# Spin (physics) - Magnetic Moments

Magnetic Moments

Particles with spin can possess a magnetic dipole moment, just like a rotating electrically charged body in classical electrodynamics. These magnetic moments can be experimentally observed in several ways, e.g. by the deflection of particles by inhomogeneous magnetic fields in a Stern–Gerlach experiment, or by measuring the magnetic fields generated by the particles themselves.

The intrinsic magnetic moment μ of a spin-1/2 particle with charge q, mass m, and spin angular momentum S, is

where the dimensionless quantity gs is called the spin g-factor. For exclusively orbital rotations it would be 1 (assuming that the mass and the charge occupy spheres of equal radius).

The electron, being a charged elementary particle, possesses a nonzero magnetic moment. One of the triumphs of the theory of quantum electrodynamics is its accurate prediction of the electron g-factor, which has been experimentally determined to have the value −2.0023193043622(15), with the digits in parentheses denoting measurement uncertainty in the last two digits at one standard deviation. The value of 2 arises from the Dirac equation, a fundamental equation connecting the electron's spin with its electromagnetic properties, and the correction of 0.002319304... arises from the electron's interaction with the surrounding electromagnetic field, including its own field. Composite particles also possess magnetic moments associated with their spin. In particular, the neutron possesses a non-zero magnetic moment despite being electrically neutral. This fact was an early indication that the neutron is not an elementary particle. In fact, it is made up of quarks, which are electrically charged particles. The magnetic moment of the neutron comes from the spins of the individual quarks and their orbital motions.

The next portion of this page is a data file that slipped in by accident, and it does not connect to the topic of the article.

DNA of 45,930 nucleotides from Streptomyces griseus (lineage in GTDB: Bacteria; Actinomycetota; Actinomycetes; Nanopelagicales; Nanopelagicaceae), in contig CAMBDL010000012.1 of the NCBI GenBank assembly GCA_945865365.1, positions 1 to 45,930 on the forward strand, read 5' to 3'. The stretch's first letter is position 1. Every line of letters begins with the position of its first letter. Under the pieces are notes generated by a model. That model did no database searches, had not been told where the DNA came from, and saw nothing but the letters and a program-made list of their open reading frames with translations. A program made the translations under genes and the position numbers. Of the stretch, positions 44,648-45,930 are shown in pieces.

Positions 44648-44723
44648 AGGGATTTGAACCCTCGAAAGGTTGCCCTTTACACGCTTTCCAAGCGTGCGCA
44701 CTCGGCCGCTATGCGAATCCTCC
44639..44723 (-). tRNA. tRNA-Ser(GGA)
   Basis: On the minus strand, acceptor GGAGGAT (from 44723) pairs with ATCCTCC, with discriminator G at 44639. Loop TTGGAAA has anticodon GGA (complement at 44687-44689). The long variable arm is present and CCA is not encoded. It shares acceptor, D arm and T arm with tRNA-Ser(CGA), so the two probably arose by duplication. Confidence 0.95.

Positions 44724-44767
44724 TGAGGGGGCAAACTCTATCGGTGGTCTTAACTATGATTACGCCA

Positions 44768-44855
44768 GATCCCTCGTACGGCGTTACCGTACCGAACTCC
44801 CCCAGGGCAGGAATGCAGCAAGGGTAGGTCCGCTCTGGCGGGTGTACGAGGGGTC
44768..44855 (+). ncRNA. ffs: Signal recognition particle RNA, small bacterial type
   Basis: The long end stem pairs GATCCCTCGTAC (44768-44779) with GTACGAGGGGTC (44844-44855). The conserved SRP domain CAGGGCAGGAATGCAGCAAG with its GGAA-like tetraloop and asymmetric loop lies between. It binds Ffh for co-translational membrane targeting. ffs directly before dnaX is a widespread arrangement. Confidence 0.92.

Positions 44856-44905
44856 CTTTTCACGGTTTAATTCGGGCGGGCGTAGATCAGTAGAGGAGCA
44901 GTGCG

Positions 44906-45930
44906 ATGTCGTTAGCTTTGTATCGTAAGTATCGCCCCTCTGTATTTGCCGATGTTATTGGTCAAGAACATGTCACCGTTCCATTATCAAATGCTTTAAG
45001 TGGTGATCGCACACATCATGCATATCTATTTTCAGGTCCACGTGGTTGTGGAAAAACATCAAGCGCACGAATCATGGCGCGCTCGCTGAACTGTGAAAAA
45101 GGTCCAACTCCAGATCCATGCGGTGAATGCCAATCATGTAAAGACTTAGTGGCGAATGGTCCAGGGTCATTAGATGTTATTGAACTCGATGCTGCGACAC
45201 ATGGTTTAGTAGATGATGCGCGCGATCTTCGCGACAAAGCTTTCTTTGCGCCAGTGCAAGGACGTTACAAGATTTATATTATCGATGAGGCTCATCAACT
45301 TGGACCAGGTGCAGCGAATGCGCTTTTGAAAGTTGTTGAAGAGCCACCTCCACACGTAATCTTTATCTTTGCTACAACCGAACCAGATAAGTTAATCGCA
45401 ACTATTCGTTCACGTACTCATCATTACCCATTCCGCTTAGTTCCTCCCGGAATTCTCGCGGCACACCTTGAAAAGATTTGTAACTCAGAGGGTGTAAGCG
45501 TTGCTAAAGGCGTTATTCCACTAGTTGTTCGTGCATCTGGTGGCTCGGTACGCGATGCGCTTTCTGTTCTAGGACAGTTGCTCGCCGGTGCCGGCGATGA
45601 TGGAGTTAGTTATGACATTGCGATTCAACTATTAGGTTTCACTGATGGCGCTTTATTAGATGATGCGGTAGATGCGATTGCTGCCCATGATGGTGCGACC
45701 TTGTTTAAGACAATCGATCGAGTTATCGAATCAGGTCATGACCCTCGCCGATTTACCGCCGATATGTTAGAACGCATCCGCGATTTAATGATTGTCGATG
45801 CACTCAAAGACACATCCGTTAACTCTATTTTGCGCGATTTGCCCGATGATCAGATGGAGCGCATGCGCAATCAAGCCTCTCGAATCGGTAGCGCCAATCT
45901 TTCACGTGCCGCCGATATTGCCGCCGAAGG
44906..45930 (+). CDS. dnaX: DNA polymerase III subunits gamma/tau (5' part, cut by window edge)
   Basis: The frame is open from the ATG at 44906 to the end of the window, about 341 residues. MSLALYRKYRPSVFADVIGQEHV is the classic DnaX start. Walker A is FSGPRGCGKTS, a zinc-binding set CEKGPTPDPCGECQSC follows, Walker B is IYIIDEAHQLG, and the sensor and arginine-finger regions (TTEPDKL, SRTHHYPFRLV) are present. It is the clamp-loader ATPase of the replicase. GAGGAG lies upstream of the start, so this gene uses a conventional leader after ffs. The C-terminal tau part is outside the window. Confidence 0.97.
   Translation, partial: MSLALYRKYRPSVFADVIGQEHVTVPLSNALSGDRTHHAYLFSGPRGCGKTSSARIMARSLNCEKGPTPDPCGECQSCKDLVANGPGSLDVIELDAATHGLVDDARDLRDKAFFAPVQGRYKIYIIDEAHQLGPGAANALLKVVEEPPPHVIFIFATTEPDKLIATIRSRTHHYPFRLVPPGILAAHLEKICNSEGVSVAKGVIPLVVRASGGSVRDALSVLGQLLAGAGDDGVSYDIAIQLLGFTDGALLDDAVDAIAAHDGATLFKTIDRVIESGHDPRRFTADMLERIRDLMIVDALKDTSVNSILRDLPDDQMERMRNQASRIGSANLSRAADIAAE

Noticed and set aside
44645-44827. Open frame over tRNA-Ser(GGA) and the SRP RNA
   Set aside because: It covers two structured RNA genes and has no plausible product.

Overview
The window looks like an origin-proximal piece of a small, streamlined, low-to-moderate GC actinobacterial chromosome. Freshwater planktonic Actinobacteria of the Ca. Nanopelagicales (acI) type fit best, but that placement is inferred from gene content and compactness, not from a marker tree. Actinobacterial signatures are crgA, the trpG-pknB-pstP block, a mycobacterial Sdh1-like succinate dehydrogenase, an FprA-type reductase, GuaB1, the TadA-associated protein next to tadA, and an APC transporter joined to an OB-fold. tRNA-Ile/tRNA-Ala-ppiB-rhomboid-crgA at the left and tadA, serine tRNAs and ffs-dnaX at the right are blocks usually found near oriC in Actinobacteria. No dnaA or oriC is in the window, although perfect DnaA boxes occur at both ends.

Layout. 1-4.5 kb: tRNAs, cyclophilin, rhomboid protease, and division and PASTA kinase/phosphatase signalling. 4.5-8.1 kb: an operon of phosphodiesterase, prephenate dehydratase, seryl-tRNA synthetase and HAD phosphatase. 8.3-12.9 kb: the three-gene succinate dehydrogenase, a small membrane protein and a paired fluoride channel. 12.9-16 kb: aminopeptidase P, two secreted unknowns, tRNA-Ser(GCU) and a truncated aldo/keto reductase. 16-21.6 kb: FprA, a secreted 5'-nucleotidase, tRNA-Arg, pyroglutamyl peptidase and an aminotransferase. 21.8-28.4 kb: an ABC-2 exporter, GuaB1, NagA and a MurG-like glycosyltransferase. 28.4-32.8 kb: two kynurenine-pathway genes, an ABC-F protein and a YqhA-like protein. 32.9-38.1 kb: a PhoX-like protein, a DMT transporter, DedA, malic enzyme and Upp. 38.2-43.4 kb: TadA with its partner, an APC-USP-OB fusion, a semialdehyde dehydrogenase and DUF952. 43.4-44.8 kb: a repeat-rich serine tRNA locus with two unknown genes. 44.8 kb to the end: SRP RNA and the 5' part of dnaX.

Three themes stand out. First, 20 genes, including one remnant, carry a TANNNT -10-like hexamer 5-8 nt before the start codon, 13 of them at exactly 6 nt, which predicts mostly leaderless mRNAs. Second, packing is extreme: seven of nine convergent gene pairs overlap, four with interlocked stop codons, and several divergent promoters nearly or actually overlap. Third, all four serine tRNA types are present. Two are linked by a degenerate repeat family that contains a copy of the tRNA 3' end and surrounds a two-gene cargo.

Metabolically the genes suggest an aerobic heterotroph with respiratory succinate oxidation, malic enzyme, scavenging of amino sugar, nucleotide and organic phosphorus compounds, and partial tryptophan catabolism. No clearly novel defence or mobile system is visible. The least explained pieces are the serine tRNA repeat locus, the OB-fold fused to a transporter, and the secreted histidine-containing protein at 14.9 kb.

Neutrinos are both elementary and electrically neutral. The minimally extended Standard Model that takes into account non-zero neutrino masses predicts neutrino magnetic moments of:

where the μν are the neutrino magnetic moments, mν are the neutrino masses, and μB is the Bohr magneton. New physics above the electroweak scale could, however, lead to significantly higher neutrino magnetic moments. It can be shown in a model independent way that neutrino magnetic moments larger than about 10−14 μB are unnatural, because they would also lead to large radiative contributions to the neutrino mass. Since the neutrino masses cannot exceed about 1 eV, these radiative corrections must then be assumed to be fine tuned to cancel out to a large degree.

The measurement of neutrino magnetic moments is an active area of research. As of 2001, the latest experimental results have put the neutrino magnetic moment at less than 1.2×10−10 times the electron's magnetic moment.

In ordinary materials, the magnetic dipole moments of individual atoms produce magnetic fields that cancel one another, because each dipole points in a random direction. Ferromagnetic materials below their Curie temperature, however, exhibit magnetic domains in which the atomic dipole moments are locally aligned, producing a macroscopic, non-zero magnetic field from the domain. These are the ordinary "magnets" with which we are all familiar.